NEW: Find great deals on the latest gadgets and more in the ScienceDaily Store!
Reference Terms
from Wikipedia, the free encyclopedia


Desalination or desalinization refers to any of several processes that remove the excess salt and other minerals from water in order to obtain fresh water suitable for animal consumption or irrigation, and if almost all of the salt is removed, for human consumption, sometimes producing table salt as a by-product.

The traditional process used in these operations is distillation - essentially the boiling of water at less than atmospheric pressure, and thus a much lower temperature than normal.

Due to the reduced temperature, energy is saved.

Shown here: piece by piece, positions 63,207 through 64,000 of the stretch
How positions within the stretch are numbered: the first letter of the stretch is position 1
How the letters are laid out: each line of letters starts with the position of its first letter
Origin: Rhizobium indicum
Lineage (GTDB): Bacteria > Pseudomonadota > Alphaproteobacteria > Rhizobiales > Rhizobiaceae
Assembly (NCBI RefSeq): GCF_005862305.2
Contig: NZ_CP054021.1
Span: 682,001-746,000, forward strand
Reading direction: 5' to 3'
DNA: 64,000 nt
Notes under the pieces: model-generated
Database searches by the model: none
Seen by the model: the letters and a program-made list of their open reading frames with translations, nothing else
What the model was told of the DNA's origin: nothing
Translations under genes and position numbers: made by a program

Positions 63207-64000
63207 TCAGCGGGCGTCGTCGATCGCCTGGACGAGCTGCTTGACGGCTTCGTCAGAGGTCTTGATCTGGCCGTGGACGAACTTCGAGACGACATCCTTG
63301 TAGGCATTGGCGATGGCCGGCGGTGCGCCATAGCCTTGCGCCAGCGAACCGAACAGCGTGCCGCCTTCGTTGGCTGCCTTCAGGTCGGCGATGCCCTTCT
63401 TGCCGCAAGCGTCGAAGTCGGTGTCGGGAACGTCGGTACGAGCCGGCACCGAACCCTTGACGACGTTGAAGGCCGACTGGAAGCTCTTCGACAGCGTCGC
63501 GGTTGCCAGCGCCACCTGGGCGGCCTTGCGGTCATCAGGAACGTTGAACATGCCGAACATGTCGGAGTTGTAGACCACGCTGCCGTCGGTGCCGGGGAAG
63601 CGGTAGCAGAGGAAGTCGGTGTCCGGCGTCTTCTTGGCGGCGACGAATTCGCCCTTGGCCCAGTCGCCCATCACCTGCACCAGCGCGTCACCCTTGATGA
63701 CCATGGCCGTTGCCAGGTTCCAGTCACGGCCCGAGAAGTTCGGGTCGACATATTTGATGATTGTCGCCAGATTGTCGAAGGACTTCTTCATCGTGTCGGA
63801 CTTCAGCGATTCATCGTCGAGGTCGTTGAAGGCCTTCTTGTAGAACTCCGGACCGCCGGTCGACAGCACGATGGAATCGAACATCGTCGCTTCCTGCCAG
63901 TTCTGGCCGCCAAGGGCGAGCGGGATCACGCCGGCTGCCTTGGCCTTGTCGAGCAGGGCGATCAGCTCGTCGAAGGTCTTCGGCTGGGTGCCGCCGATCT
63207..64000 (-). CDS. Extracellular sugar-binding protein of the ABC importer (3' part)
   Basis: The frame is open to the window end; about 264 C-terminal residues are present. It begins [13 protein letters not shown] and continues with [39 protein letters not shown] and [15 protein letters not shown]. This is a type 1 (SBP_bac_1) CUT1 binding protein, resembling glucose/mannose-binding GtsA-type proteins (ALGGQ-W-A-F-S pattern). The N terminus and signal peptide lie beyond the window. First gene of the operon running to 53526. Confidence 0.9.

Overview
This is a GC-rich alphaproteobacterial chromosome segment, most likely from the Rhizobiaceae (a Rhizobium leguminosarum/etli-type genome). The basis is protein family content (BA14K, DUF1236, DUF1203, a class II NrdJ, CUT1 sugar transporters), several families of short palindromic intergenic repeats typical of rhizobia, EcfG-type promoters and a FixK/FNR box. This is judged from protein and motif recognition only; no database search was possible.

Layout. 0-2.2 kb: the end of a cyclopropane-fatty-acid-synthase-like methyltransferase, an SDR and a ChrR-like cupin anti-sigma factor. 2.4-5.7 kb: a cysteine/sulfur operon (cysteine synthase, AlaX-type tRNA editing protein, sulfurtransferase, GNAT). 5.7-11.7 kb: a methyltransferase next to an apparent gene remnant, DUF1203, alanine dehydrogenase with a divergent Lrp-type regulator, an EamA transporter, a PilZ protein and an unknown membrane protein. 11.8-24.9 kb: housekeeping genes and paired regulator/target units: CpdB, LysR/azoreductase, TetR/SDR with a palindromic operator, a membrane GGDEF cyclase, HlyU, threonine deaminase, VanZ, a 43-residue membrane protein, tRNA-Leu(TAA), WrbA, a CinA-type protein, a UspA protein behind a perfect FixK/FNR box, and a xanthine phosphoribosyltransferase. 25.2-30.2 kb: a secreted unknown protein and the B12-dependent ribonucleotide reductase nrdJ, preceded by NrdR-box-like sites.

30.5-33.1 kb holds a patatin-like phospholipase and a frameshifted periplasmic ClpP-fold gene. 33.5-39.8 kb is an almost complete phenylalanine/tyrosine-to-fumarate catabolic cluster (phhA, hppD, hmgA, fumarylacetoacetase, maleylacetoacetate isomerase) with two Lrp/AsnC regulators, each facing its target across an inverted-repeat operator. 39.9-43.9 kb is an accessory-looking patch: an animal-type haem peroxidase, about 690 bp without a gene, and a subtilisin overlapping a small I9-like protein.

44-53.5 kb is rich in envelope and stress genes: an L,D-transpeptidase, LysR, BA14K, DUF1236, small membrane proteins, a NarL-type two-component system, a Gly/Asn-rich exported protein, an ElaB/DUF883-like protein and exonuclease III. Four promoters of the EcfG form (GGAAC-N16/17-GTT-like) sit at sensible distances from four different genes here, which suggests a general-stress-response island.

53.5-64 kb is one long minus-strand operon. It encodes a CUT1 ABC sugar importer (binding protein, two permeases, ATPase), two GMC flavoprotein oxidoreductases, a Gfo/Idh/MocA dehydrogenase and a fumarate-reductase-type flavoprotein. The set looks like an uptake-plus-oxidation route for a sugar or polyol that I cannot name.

In the last decade, membrane processes have grown very fast, and Reverse Osmosis (R.O.) has taken nearly half the world's installed capacity.

Membrane processes use semi-permeable membranes to filter out dissolved material or fine solids.

The systems are usually driven by high-pressure pumps, but the growth of more efficient energy-recovery devices has reduced the power consumption of these plants and made them much more viable; however, they remain energy intensive and, as energy costs rise, so will the cost of R.O. water.

Note:   The above text is excerpted from the Wikipedia article "Desalination", which has been released under the GNU Free Documentation License.
Related Stories

Share This Page:

Earth & Climate News
February 21, 2017

Latest Headlines
updated 12:56 pm ET